Selling your business is an exciting prospect, but all exits are not created equal.

It’s not uncommon to see headlines that tout acquisitions as an exciting end to an exciting journey, but how many of these represent the best possible outcome for the founder of the business?

The reasons people sell vary considerably, and the trick is making sure you sell for the rightreasons. The most important thing to remember if you’re thinking of selling your business is to make sure you’re 100 percent ready to move on.


Leaving a job can be stressful at the best of times, and when you add letting go of a business to the mix, things can get very overwhelming very quickly.

So why do people sell their businesses?

There are many reasons people choose to move on, but the most common reasons, according to Fair Market Valuations and, may surprise you.

Both sources say the main reason people sell their businesses is because of personal exhaustion. Owners become fatigued or burnt out running themselves ragged when businesses are highly dependent on them, or conversely become bored when the monotony of the “daily grind” sinks in.

Business struggles, increasing competition and medical or family problems also rate highly on both lists.

These days mergers, buyouts and acquisitions are part and parcel of the business world, and the draw to take up an offer can be too tempting to pass by.

Not a week goes by that we don’t read about some hot tech startup being acquired by some equally hot tech giant for squillions of dollars, but even in the world of hot tech startups and billion dollar acquisitions, the Signal vs. Noise blog “Exit Interview” series shows us that all that glitters is definitely not gold.


Selling your business can take a heavy emotional toll, as entrepreneur George Jacobs found out back in 1998.[2] Despite Carey International paying him $20 million for his company American Limousine, Jacobs says he felt “miserable” – and continued to do so for many years.

Such a reaction is not uncommon. According to Judith Glaser, an executive coach and communications specialist, many business owners go into a “deep depression” after selling. And this reaction is often exasperated when founders stay on after acquisitions.

New owners mean new changes, new directions and new ways of doing things. Seeing your vision, your “baby” being poked and prodded – or possibly even being destroyed entirely – is something many struggle to cope with. This was the case with Jacobs, who stayed on as a “buffer” between new management and his staff:

“It’s miserable when you’re your own boss, and all of a sudden you’re working for someone else. You’re hurt. Your company is your child.”


The truth about most business exits is that they represent what could only be called being “sold off for scrap”. These include things like:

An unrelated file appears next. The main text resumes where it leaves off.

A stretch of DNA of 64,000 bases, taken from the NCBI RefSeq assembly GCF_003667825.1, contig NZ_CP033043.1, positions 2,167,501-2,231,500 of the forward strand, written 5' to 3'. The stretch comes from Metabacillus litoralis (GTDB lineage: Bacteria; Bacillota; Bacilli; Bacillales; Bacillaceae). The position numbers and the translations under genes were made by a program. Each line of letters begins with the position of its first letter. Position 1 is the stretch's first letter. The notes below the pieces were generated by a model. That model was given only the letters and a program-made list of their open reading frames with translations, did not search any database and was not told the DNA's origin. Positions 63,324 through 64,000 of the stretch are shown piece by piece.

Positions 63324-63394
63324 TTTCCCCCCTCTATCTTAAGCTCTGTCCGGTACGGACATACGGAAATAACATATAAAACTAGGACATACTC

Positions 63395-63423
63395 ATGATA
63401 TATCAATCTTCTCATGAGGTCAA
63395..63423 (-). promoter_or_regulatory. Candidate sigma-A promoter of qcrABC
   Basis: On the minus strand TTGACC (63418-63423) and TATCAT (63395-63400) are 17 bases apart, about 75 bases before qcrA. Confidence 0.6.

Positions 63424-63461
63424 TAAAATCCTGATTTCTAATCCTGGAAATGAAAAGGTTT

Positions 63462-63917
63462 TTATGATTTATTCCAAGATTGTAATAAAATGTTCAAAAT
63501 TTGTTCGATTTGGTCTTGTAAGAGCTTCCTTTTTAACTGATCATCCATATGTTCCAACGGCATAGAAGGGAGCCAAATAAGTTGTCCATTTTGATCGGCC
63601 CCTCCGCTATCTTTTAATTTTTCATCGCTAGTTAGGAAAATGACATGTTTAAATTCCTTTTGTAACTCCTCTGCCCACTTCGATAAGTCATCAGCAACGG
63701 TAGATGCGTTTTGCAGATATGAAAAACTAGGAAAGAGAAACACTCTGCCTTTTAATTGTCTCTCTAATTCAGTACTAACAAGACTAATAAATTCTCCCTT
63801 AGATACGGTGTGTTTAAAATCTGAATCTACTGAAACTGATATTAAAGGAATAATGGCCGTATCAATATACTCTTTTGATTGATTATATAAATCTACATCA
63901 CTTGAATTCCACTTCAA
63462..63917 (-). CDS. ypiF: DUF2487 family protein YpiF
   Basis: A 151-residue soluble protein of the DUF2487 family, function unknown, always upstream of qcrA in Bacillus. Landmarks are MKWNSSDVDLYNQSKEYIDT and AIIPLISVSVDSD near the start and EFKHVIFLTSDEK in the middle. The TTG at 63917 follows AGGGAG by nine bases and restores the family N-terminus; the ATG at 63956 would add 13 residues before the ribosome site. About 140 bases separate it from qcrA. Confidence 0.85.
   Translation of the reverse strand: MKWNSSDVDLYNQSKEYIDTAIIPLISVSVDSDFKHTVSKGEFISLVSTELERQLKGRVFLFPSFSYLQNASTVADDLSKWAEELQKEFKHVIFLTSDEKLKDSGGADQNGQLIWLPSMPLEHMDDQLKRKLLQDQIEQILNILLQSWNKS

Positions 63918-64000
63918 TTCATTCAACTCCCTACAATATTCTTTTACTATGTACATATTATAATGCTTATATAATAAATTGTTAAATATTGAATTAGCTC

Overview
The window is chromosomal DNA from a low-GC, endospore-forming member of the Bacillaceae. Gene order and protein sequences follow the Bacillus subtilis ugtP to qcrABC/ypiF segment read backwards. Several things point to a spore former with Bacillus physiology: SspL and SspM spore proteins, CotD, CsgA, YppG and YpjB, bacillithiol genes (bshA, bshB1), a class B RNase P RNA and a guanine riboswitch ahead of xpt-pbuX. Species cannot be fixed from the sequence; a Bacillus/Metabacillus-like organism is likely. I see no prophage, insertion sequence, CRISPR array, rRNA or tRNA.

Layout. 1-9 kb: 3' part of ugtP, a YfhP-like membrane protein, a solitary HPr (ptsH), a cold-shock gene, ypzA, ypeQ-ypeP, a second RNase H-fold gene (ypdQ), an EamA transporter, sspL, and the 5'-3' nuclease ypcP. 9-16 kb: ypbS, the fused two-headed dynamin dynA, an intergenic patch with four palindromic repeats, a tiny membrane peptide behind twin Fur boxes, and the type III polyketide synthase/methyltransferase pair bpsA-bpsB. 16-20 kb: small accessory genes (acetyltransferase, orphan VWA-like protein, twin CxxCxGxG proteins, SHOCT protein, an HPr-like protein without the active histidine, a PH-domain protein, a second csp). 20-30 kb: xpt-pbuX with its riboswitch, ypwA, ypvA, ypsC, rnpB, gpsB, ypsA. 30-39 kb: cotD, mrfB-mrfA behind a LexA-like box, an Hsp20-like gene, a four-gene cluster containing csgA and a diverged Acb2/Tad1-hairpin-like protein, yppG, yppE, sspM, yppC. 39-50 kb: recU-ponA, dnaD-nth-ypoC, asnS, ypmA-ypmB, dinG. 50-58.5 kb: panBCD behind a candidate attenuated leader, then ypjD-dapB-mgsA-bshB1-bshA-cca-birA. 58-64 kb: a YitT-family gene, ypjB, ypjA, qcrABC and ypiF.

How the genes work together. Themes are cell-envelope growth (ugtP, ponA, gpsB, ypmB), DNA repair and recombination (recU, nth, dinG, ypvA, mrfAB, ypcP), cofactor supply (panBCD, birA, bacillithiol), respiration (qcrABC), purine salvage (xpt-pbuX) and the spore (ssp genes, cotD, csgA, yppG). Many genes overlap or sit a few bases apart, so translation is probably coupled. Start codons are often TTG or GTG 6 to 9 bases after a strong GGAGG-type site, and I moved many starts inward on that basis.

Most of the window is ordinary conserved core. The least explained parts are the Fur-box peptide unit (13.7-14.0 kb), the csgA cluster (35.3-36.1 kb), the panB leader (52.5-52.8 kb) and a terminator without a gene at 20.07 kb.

• Acquisition of talent (or “acqui-hire”)
  • Acquisition of intellectual property or technology
  • Acquisition of “goodwill”
  • Acquisition of a user base or client list

What these mean is that the business was not really succeeding on its own, but that there was another business that was better able to monetise some of the assets owned by that business.

So whilst these exit events certainly represent an outcome that is better than simply closing up a business in complete obscurity, I feel as though they are celebrated disproportionately to the outcomes they achieve for the business owner.


The antithesis of these “low quality exits” is selling your business for a return that adequately compensates you for the risks and investment (time and/or money) involved in getting it up to that point, and being able to “walk away” from the business without hanging around to be emotionally tormented by the inevitable changes that will arise when new management takes over.

All of the above scenarios have something in common: they represent an asymmetry in a business; the presence of one skill or asset in the absence of another skill or asset required to take advantage of it:

  • Highly talented individuals working on a failing product
  • Excellent innovation or invention without product/market fit and/or the inability to sell
  • Good sales and marketing without the ability to deliver on the promises being made during the sales process
  • Good technical delivery without the ability to structure a profitable product offering

If you’re already in a position where you have to sell and your business is stuck in one of the above scenarios, there’s a chance that it’s too late to change.

One of the biggest lessons that John Warrillow talks about in his book Built to Sell is that, if you only start to think about maximising business value when it’s time to sell, you may find it impossible to get the exit you’re looking for.

However, if you’re not ready to sell quite yet, and if you still have a bit of breathing room, there may still be time to turn things around and get your business into better shape.

The factors that will prevent you from having to sell in one of the undesirable ways listed above is to have a business that is systemised, has a clearly defined product, that runs independently of you and which consistently generates recurring revenue.

Then again, if you manage to create that kind of business, you may find that you don’t want to sell it after all …


1. The Emotional Toll of Selling Your Company by Ilan Michari